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Cost, efficiency, economies of scale and economies of scope in the UK higher education sector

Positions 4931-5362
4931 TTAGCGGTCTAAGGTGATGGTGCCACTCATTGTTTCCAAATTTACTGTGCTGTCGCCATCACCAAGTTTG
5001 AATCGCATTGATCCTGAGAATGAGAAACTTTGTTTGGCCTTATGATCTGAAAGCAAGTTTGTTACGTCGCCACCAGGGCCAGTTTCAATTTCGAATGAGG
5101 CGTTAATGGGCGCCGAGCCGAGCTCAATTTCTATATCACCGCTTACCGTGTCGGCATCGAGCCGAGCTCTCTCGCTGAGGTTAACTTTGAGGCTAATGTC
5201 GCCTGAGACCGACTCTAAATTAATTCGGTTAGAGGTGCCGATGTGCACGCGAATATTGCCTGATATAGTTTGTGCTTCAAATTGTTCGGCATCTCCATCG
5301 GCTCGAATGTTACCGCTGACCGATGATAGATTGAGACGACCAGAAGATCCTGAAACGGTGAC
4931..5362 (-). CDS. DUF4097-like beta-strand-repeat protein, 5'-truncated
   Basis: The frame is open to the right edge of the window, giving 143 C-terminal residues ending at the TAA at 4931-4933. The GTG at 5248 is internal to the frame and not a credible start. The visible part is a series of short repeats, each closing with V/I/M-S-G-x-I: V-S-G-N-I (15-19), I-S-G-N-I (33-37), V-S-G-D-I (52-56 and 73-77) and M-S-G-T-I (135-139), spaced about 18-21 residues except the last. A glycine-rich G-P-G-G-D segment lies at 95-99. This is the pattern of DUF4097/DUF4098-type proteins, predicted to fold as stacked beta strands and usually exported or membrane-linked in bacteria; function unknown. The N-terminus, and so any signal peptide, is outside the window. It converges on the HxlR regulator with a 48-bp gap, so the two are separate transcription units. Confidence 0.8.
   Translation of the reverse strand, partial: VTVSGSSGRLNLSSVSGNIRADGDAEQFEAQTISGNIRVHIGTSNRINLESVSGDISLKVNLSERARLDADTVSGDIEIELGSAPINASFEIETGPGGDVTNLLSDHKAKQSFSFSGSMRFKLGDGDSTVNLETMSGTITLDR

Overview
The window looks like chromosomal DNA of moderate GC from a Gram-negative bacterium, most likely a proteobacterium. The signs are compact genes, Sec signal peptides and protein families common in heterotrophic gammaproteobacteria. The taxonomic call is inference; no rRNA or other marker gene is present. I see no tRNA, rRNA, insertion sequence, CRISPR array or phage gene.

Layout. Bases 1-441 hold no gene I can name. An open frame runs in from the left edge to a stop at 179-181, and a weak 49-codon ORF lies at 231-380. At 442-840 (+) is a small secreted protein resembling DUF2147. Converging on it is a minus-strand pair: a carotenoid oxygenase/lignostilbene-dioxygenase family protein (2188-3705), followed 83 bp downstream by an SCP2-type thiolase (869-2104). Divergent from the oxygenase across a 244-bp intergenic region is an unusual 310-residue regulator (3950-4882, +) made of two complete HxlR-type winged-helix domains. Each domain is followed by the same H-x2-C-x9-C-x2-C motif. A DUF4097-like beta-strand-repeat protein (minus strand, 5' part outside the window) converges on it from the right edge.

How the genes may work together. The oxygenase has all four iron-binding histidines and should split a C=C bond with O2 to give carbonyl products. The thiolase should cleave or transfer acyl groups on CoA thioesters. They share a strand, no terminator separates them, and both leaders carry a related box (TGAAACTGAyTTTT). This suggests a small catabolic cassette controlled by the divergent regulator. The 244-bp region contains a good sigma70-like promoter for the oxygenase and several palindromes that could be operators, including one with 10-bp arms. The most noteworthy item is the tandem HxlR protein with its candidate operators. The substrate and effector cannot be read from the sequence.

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https://www.eduzhai.net/ COSTS, EFFICIENCY AND ECONOMIES OF SCALE AND SCOPE IN THE ENGLISH HIGHER EDUCATION SECTOR Geraint Johnes Department of Economics Lancaster University LA1 4YX Email: G.Johnes@lancs.ac.uk Tel: +44 1524 594215 Jill Johnes Huddersfield University Business School University of Huddersfield Queensgate Huddersfield HD1 3DH Email: J.Johnes@hud.ac.uk Tel: +44 1484 472231 April 2016 ABSTRACT An understanding of the production and cost technology of higher education institutions is of considerable policy interest as it motivates the structure of the sector – how large universities should be, and what mix of outputs they should produce. We review the literature, and, using data for English institutions in 2013-14, apply appropriate frontier methods to model the structure of costs in this diverse sector. In doing so, we uncover information about the returns to scale and scope within the higher education sector: in particular, the class of institutions comprising larger research intensive universities and small specialist institutions could benefit from further concentrating postgraduate and research activity. We find that the universities comprising the English higher education sector are largely efficient (measured relative to observed practices) and that there is little scope for gains in technical efficiency from allocating resources on the basis of efficiency scores. JEL Classification: Keywords: I23 costs, efficiency, higher education The authors acknowledge helpful comments from Alex Teytelboym, Ken Mayhew, Christopher Bliss, an anonymous referee, and participants at the following conferences: INFORMS, Philadelphia 1st to 4th November 2015; LEER Workshop, Leuven 19th to 20th November 2015; the Annual Conference of the Association for Education Finance and Policy, Denver 17th to 19th March 2016. 1 1. Introduction Governments around the world provide subsidies to higher education and so have a legitimate interest in the efficiency with which institutions convert inputs into outputs. This is no less the case in countries, such as England, where students themselves make large contributions to the cost of their education. Under the current funding mechanism for higher education in England, many students will not pay off the whole of the debt that they accrue while studying. The Resource Accounting and Budgeting (RAB) cost – the proportion of the value of student loans that, owing to the write-off of debt after 30 years, will not be repaid – is currently estimated to be between 20% to 25%1. Therefore the tuition fee charged by colleges and universities is not necessarily the same as the amount paid by students. This gives rise, potentially at least, to a market failure in which competitive pressures fail to incentivise providers to become more efficient. Extensive work has been undertaken on evaluating efficiency in the higher education sectors of various countries. Recent examples include the United States (Agasisti and Johnes 2015), Germany (Johnes and Schwarzenberger 2011), Italy (Agasisti and Johnes 2010), and Spain (Johnes and Salas Velasco 2007). Work on the United Kingdom (UK) is of particular relevance here (see, for example, Johnes 1990; Johnes and Taylor 1990; Johnes, J 1996; Johnes et al. 2005; Johnes 2008; Thanassoulis et al. 2011; Johnes and Johnes 2013). Much of the literature on efficiency measurement has emphasised the statistical evaluation of costs (Cohn et al. 1989), since efficiency concerns how a given output can be produced at as low a cost as possible. Statistical and econometric techniques, notably those based on stochastic frontier analysis, have been developed which allow efficiency to be evaluated for each institution and hence comparisons to be made across the sector. These statistical methods do not drill down into the detail of how institutions do what they do2; rather they offer the analyst both an understanding of how costs are determined in higher education institutions (HEIs) as a whole, and a measure of the extent to which different institutions manage to produce their outputs of teaching and research efficiently. The methods provide, at a higher level of abstraction, much the same information into benchmarking exercises as do more detailed qualitative exercises, but offer the advantage of a clear focus on the front-end activities of teaching and research. A number of studies have adopted this general approach for UK higher education3 (Glass et al. 1995a; 1995b; Johnes, G 1996; Johnes 1997; 1998; Izadi et al. 2002; Johnes et al. 2005; Stevens 2005; Johnes et al. 2008b; Johnes and Johnes 2009; Thanassoulis et al. 2011). The purpose of this paper is to undertake an empirical study of costs and efficiency in English higher education using data on the most recent available year, namely 2013-14. The paper is in 5 sections. A review of empirical studies of costs in UK higher education is presented in section 2. Section 3 discusses the methodological issues associated with estimating cost functions, and examines how 1 http://wonkhe.com/the-wire/rab-charge-official-estimate-falls-to-20-25/. 2 Unlike, for example, the Transparent Approach to Costing (TRAC) adopted by the Higher Education Funding Council for England, which measures costs based on time diaries kept by all academics. 3 Note that there are also notable studies of cost structures of higher education systems of other countries such as Japan, Italy, Spain, Portugal, the USA and Germany, respectively (Hashimoto and Cohn 1997; Agasisti and Salerno 2007; Johnes and Salas Velasco 2007; Johnes et al. 2008a; Agasisti and Johnes 2010; Johnes and Schwarzenberger 2011). 2 estimates of efficiency can be derived from the cost function. The results of the empirical analysis are presented in section 4. Conclusions are drawn in section 5. 2. Review of the literature on costs in higher education in the UK As in many developed countries, higher education funding in the UK poses challenges for governments under pressure to reduce public budget deficits and for HEIs which face continuous competitive pressure to do more with less. A thorough understanding of universities’ costs and economies of scale and scope is crucial in determining how universities should be organised to make the best use of their resources. There is now a considerable literature concerning the cost structure and efficiency of systems of higher education.4 While the earliest work on university cost functions for the UK (Verry and Layard 1975; Verry and Davies 1976) acknowledges that universities are multi-product firms (producing teaching and research), both the estimation method and specification of the cost function are restrictive since they allow for only limited economies of scale and preclude altogether the possibility of economies of scope. Indeed, the complexities of the operation of multiproduct organisations identified by Baumol et al. (1982) were first recognised in the higher education context in the seminal work of Cohn et al. (1989). Subsequent studies have exploited developments in stochastic frontier estimation methods (Aigner et al. 1977; Charnes et al. 1978; 1979) in order to combine the estimation of multi-product cost functions with estimation of efficiency (in the UK context see, for example, Johnes, G 1996; Johnes 1998; Izadi et al. 2002; Johnes et al. 2005; Stevens 2005; Thanassoulis et al. 2011). The adoption of frontier estimation techniques to estimate cost functions and efficiency leads to analysts facing a choice of methods of analysis. While all empirical cost efficiency evaluations are theoretically rooted in the work of Farrell (1957), they have generally employed one of two main methodological approaches. The non-parametric approach of data envelopment analysis (DEA) (Charnes et al. 1978; 1979) is grounded in linear programming methods, and allows, in the evaluation of a production or cost technology, input and output weights to differ across institutions. The method consequently has an advantage when applied to a sector comprising a highly diverse set of institutions as it allows universities to pursue their own specific missions without penalising their estimated efficiency. By way of contrast, the parametric approach of stochastic frontier analysis (SFA) (Aigner et al. 1977) is less flexible in its basic form, estimating a cost function with – in its simplest variant at least – identical parameters for all units in the sector, but it has the advantage of permitting statistical inference and calculation of economies of scale and scope. Both DEA and SFA are based on the idea that production and cost functions should be viewed as frontiers that describe best currently attainable performance, not as a line of best fit that describes average performance. Stochastic frontier analyses conducted within numerous countries have typically found that, on the whole and with some exceptions, universities are operating close to the efficiency frontier. While global (ray) economies of scale are typically close to being exhausted, it is common to find unexhausted product-specific economies of scale associated with research (for example Johnes and Salas Velasco (2007) for Spain, Johnes and Schwarzenberger (2011) for Germany, Agasisti and Johnes 4 This fits within a broader literature on efficiency exemplified by Caves and Christensen (1980), and Fried et al. (2008). 3 (2010) for Italy, and Agasisti and Johnes (2015) for the US). This suggests that the desirability of increased concentration of research activity is quite widespread. Studies based on DEA (for example McMillan and Datta (1998) for Canada, Abbott and Doucouliagos (2003) for Australia; and Agasisti and Johnes (2009) for Italy and England) have likewise indicated that universities tend to have high levels of efficiency relative to the frontier within each country. Institutions within the English higher education sector are highly diverse in terms of, for example, age, size, subject mix, research intensity and external engagement. There is no reason to expect that cost structures and efficiency should be the same across all these HEIs, and parametric estimation methods have therefore needed to be adapted in order to accommodate this heterogeneity. One way of addressing this is to focus attention on particular (pre-defined) groups of universities, and to estimate a separate cost function for each one. The English higher education sector comprises institutions that have gained university status in three waves. Traditional universities, which had university status prior to 1992, offer degree programmes across the spectrum of academic subjects and have a well-developed research mission. Indeed these institutions often describe themselves as being ‘research led’. A large cohort of other institutions received university status in 1992; these institutions have a balanced portfolio offering degree programmes across a range of academic and vocational subjects, and undertake research. Finally, since 2003 a third wave of institutions, previously colleges of higher education, have been awarded university status. This last group comprises a diverse set of institutions; some are small and specialist, and many lack a strong research mission. Early cost studies focus solely on traditional (pre-1992) universities (Glass et al. 1995a; 1995b; Johnes, G 1996; Johnes 1998) where scale economies appear to be significant and unexhausted for the typical university. Evidence on economies of scope, meanwhile, is mixed. Later studies use data across both pre- and post-1992 HEIs to estimate cost functions (Johnes 1997; Izadi et al. 2002), and more recent work has included English universities from across all three groupings (Johnes et al. 2005; Johnes et al. 2008b; Thanassoulis et al. 2011). These studies have taken advantage of the increasing availability of appropriate data which permit the use of panel estimation methods as a means of dealing with unobserved heterogeneity. But changes over time in the funding regime of the English higher education sector mean that obtaining a panel which is comparable over time is difficult, and this has led to modelling problems in the panel context, especially for longitudinal data over a relatively long time period (Johnes and Johnes 2013). These studies find that scale economies are close to constant or decreasing for the typical university (Johnes 1997; Izadi et al. 2002; Johnes et al. 2005; Johnes et al. 2008b; Johnes and Johnes 2009) while diseconomies of scope (defined across all output types) are a consistent finding (Johnes 1997; Izadi et al. 2002; Johnes et al. 2005; Johnes et al. 2008b; Johnes and Johnes 2009). There is also clear evidence that efficiency estimates vary by mission group: former colleges of higher education appear to be least efficient, followed by post-1992 and then pre-1992 HEIs (Johnes et al. 2005; Johnes et al. 2008b; Johnes and Johnes 2009; Thanassoulis et al. 2011). There is, across the full array of institutions, a considerable range in efficiency scores; for example, Thanassoulis et al. (2011) find, using SFA, that while mean efficiency is 0.75, it varies from 0.06 to 0.99. This vast range is likely a consequence of the diversity of the HEIs in the sample. Institutions at the lower end of the distribution of efficiencies tend to have characteristics (such as quality, size or specialisation), 4 inadequately captured in the ‘one size fits all’ specification of the cost function, that ‘explain’ their relatively high costs. The efficiency scores attached to these institutions therefore need to be treated with considerable caution. One way of addressing the issue of diversity adopted in a number of studies is to add a set of exogenous control variables which might affect costs into the estimated cost function. Such factors include ‘quality’ of students, input prices (as reflected by geographical location dummies), real estate costs, success in strategies to widen student participation in higher education, and measures of third mission (knowledge transfer) activity. While one study finds that the proportion of students achieving first and upper second class degrees has a positive influence on both costs and on efficiency (Stevens 2005), student quality has generally not been found to be a significant determinant of costs (Verry and Davies 1976; Johnes et al. 2005; Johnes et al. 2008b; Johnes and Johnes 2009). Accounting for third mission activity has proved to be very difficult in practice because of the paucity of data. Variables used to reflect third mission include income from other services rendered (Johnes et al. 2005), income from intellectual property (including contract research, consultancy and income from engagement with business and the community), and staff time directed at and attendees at public events (Johnes and Johnes 2013). Data around public events seem particularly unreliable; income from intellectual property has the expected positive relationship with costs (Johnes and Johnes 2013). More generally, identifying control variables that might influence costs, over and above the standard outputs of teaching and research, has not proved particularly successful in studies to date. A small number of recent cost studies has therefore experimented with random parameter stochastic frontier models (Tsionas 2002; Greene 2005). These models do not require data on timeinvariant influences on costs, but – as an advance on fixed effects models – allow all parameters of the cost equation to vary across institutions. Much like DEA, the random parameter stochastic frontier estimation method thus effectively estimates a separate technology for each unit of observation. Applications of this method are limited with only one applied to higher education in England (Johnes and Johnes 2009) and the others to universities in Italy, Germany and the USA (Agasisti and Johnes 2010; Johnes and Schwarzenberger 2011; Agasisti and Johnes 2015). A common result of these studies is that, for the typical university, economies of scale are generally exhausted (although this is not the case for typical universities in Germany) and opportunities for savings arising from global economies of scope are limited. The disadvantage of this approach is that the model is very demanding of the data and can, in consequence, lead to a failure of the algorithms used in estimation to converge. In addition, by allowing each HEI to have its own mission and be judged in isolation, the random parameters approach might be considered to be too tolerant of high-cost practices. An alternative to random parameter frontier estimation involves estimating separate frontiers for two or more groups of institutions. This is less permissive than the random parameters method in that it allows variation in the parameters between institutions in different classes, but no variation within each class. The latent class approach is particularly attractive because it allows the membership of each class to be determined by the data without need for the analyst to prescribe 5 which institutions belong in which class.5 Unlike the random parameter approach, the latent class model can be estimated using a cross-section of data; in a policy environment that is rapidly changing, this is an important advantage. To date this method has not received much attention in the higher education literature (exceptions include Johnes and Johnes 2013; Agasisti and Johnes 2015). This is a gap which we intend to fill with this study. 3. Methodological approach We now describe our approach to the key issues in undertaking an analysis of university costs and efficiency mentioned above: the functional form of the cost function, the modelling of economies of scale and scope, and the choice of estimation technique. 3.1 Functional form A cost function relates costs to the set of outputs produced, given prices of inputs. For institution ???????? this is written in the general form ???????????????? = ????????(????????????????????????; ????????????????????????) (1) where ???????????????? represents costs for university ????????, ???????????????????????? is quantity of output ???????? for university ???????? and ???????????????????????? is the price of input ???????? for university ????????. We estimate a quadratic cost function; this satisfies the desiderata identified by Baumol et al. (1982, pp448-450) – including the requirement that the equation should produce sensible estimates of costs when there is zero production of one or more of the outputs. The specification is therefore: ???????????????? = ????????0 + ∑???????? ???????????????? ???????????????????????? + 1 2 ∑???????? ∑???????? ???????????????????????? ???????????????????????? ???????????????????????? + ∑???????? ???????????????? ???????????????????????? + ???????????????? (2) where ???????????????? is an institution-specific residual, and ????????0, ????????????????, ???????????????????????? and ???????????????? are parameters to be estimated. 3.2 Economics of scale and scope Measures of the returns to scale and scope suggested by the estimated cost function are evaluated following Baumol et al. (1982). These measures are defined in Table 1. In the case of returns to scale, the measures all draw on the idea, familiar from the literature on single-product firms, that average costs are higher than marginal costs over the range of output where the former are decreasing. Where the measure of ray or product-specific returns to scale exceeds unity, there are increasing returns to scale; where the measure is below unity, returns to scale are decreasing. The evaluation of global economies of scope involves examining the cost of producing all the outputs of the typical university together and comparing that to the sum of the costs of producing each output (at the same level) in separate production units. Product-specific economies of scope refer to the cost savings (or otherwise) of producing one specific output along with all the others. Economies of scope (global or product-specific) are observed when the corresponding measure is positive. 5 To balance against this advantage, a possible disadvantage of the method is that it is not always possible to identify the model; it may not be possible to allocated observations into classes with a high degree of confidence. 6 3.3 Estimation method We have identified problems of estimating higher education cost functions for a diverse higher education sector such as that observed in England. Panel data estimation with a random parameters specification might offer a way forward, but recent changes in the student funding mechanism – notably the increase in undergraduate tuition fees to £9000 – limit the extent to which data from different years are comparable. In this paper, we therefore apply a latent class stochastic frontier estimation approach to cross-section data. Specifically the latent class stochastic frontier model for each class ???????? is ????????????????,???????? = ????????0,???????? + ∑???????? ????????????????,???????? ???????????????????????? + 1 2 ∑???????? ∑???????? ????????????????????????,???????? ???????????????????????? ???????????????????????? + ∑???????? ???????????????? ,???????? ???????????????????????? + ????????????????,???????? + ????????????????,???????? (3) Equation (3) is estimated, with the analyst prescribing how many latent classes exist, but with the membership of each latent class being determined alongside the parameter values and the residual terms by maximum likelihood.6 The ???????? and ???????? terms represent respectively a normal residual and an asymmetric residual. The latter, which in the present paper we assume to follow a half-normal distribution, is designed to capture additions to costs that are due to inefficiency. The one-sided nature of this residual means that the parameters of the cost function in (3) define a curve that, rather than providing the best fit to the data, represents an envelope around points on the efficient frontier. To summarise, it is possible to combine the stochastic frontier and latent class approaches so that (i) cost frontiers (or envelopes) are estimated (ii) yielding measures of the efficiency of each organisation in the data set and (iii) establishing which organisations belong in each of the latent classes or groups. It is useful to illustrate this method graphically. Consider Figure 1. This shows a scatter plot of points, each of which describes the costs and output levels of a single observation. Each observation might represent a decision-making unit or organisation – in our case a higher education institution. A straightforward latent class analysis of these data might involve the analyst in specifying that there are two different types of institution in the data set. On the assumption of a linear functional form, the latent class model therefore fits two lines to the data. These are shown by the two dashed lines. In fitting these two lines, the model also determines which observations belong to which of the two latent classes – thus the model classifies some of the cost-output pairings into class X and some into class Y. These letters are shown as the data points on the diagram, but it should be emphasised that the observations are placed in these classes by the maximum likelihood algorithm used in the latent class estimation itself; the observations are not placed within one class or the other by the analyst.